Speeding might be less risky for drivers in Michigan as police officers are issuing fewer citations annually.
But that drop is costing county sheriffs’ departments thousands of dollars each year for patrolling the state’s back roads and to investigate crashes.
The program, known as secondary road patrol, is a state program of traffic enforcement and crash investigation on non-main roads in the counties, including parts of national and state parks.
It was funded solely by state grant general fund from 1979 to 1992. But now it is self-funded by the surcharge added to fines generated by traffic citations issued by all police. Partial allocation from the general fund continued from 1992 until 2003 when it was completely eliminated.
The average number of citations issued per deputy has decreased from 582 in 2006 to 444 in 2016, according to a report by Michigan’s Office of Highway Safety Planning. That resulted in a loss of nearly $3 million to the secondary road patrol program during the past 10 years.
“The two are intertwined,” saiys Blaine Koops, executive director of the Michigan Sheriffs’ Association. “The number of citations equals the amount revenue that’s generated.”
There may be multiple reasons for the decrease in citations, Koops says. But more compassionate officers may be among them.
“Part of it is the whole demeanor of the new police officers,” Koops says. “Number one is more compassionate police officers as far as looking at an individual and their individual circumstances but also their looking at their job differently.”
Koops says more officers are looking at their jobs as more community-based as the people they serve are also the people they live among.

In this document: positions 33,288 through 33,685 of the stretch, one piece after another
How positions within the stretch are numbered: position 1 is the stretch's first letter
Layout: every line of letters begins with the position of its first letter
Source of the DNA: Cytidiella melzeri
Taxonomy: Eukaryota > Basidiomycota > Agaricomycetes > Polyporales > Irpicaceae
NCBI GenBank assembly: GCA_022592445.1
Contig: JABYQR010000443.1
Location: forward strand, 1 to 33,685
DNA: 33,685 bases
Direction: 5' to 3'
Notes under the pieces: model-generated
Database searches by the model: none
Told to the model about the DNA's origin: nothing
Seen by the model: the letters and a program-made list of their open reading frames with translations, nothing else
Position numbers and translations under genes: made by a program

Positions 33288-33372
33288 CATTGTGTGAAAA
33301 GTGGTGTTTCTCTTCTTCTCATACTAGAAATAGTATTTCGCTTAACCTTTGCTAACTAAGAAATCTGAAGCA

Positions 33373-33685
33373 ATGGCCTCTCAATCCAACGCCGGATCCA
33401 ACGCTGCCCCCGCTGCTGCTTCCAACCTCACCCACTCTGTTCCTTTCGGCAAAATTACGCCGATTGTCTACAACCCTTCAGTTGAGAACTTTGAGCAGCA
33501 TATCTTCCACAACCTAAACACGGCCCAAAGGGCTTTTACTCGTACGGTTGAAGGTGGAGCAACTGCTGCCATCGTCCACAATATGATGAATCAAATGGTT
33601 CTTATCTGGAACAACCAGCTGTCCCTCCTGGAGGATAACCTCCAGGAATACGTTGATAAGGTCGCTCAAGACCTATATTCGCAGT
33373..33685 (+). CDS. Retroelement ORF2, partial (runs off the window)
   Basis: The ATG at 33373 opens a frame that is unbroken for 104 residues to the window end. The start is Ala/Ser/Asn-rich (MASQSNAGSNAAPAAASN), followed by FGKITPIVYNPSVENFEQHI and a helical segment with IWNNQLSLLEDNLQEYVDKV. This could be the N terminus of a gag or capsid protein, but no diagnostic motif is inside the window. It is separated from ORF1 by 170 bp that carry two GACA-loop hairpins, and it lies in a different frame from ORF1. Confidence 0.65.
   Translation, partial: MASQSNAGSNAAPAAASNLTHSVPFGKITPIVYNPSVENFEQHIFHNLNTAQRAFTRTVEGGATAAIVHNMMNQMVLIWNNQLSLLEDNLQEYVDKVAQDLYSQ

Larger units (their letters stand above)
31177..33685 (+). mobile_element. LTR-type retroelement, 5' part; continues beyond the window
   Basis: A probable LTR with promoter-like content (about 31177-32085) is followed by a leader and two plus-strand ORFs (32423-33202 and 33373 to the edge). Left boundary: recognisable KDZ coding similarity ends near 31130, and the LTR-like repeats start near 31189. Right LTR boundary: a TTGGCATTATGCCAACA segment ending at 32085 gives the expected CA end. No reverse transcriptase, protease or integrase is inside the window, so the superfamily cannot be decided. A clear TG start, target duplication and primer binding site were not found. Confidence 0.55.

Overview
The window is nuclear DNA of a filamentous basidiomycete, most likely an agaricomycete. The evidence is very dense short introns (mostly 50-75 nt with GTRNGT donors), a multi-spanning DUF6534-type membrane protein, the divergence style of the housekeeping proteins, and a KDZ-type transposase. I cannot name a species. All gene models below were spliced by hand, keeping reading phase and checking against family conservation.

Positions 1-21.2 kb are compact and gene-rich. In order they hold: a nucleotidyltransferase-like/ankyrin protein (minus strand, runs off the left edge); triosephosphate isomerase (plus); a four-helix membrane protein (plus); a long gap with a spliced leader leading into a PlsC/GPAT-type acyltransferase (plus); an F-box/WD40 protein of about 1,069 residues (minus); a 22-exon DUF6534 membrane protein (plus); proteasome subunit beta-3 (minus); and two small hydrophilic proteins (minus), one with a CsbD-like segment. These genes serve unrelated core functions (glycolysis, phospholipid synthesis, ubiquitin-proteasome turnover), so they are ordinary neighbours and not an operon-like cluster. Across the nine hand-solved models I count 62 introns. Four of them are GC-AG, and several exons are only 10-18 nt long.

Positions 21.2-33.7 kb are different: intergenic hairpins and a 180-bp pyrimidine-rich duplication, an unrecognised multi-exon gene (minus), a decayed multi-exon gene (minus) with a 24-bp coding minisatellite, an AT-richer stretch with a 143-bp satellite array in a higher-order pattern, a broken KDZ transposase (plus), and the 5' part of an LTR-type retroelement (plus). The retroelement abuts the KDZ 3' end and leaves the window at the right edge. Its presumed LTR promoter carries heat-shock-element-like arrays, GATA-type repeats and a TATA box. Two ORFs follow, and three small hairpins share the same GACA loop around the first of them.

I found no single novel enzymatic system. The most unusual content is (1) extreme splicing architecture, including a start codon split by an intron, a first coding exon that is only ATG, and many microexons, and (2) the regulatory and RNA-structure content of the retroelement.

Other reasons for the decrease in citations have to do with changing road environments. Barriers dividing the freeways have made it more difficult for officers to catch violators.
“If they’re tracking opposite direction traffic, they cannot go through the median to track that vehicle,” Koops says. “If indeed they’re going to track that vehicle, they have to go to the next emergency exchange in the middle of the road which can be several miles away.”
Officers are also more cognizant of being filmed or having to use body cameras which may make them less likely to ticket speeders.
The decrease in funding has led also to a decrease in secondary road patrol deputies funded through the program, taking officers off the road. At the program’s inception in 1979, 287 officers were funded by the secondary road patrol funds. Now approximately 126 officers are funded through the program.
That shifted costs to local government. The number of county-funded officers has increased from 1,123 in 1979 to approximately 2,184 in 2016.
“There’s just not enough money to put the deputies on the road,” Koops says. “That money is spent really as far as a funding source to augment the general fund that a county puts into traffic enforcement.”
Eighty-eight percent of the program’s expenditures, or about $11.8 million, are spent on personnel costs. Each deputy costs approximately $97,258.04 including salary, fringes, vehicles and equipment.
The decrease in funds to the program has no quick solution, Koops says.
“Truthfully, right now there is no solution,” he says.